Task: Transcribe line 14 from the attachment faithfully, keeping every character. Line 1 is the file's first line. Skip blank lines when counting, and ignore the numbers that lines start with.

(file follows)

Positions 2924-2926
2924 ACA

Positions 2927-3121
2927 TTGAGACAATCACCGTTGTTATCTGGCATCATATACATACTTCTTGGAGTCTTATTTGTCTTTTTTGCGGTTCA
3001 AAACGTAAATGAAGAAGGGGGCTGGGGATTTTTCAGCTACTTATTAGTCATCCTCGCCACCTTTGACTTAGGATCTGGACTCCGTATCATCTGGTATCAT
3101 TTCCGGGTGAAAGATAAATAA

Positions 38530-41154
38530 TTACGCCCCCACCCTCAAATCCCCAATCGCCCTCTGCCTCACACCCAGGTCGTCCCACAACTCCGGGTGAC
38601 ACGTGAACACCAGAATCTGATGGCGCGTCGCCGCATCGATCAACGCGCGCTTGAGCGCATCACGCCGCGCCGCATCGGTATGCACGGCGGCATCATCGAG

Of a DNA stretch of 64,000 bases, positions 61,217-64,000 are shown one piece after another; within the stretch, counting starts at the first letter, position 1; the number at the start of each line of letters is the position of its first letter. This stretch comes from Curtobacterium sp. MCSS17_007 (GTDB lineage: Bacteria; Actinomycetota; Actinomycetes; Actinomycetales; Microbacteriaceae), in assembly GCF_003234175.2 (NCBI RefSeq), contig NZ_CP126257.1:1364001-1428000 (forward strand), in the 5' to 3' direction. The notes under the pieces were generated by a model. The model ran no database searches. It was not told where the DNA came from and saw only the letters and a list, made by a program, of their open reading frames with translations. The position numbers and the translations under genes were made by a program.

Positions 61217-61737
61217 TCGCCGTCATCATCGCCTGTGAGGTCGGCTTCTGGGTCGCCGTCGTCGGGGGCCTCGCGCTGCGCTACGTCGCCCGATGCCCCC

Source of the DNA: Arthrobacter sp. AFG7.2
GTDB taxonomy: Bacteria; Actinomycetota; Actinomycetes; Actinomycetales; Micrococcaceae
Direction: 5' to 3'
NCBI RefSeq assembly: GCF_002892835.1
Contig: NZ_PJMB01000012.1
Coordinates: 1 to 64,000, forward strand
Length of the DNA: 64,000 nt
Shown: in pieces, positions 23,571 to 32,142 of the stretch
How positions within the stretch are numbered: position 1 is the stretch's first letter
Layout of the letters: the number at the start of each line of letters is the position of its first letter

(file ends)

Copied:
GTDB taxonomy: Bacteria; Actinomycetota; Actinomycetes; Actinomycetales; Micrococcaceae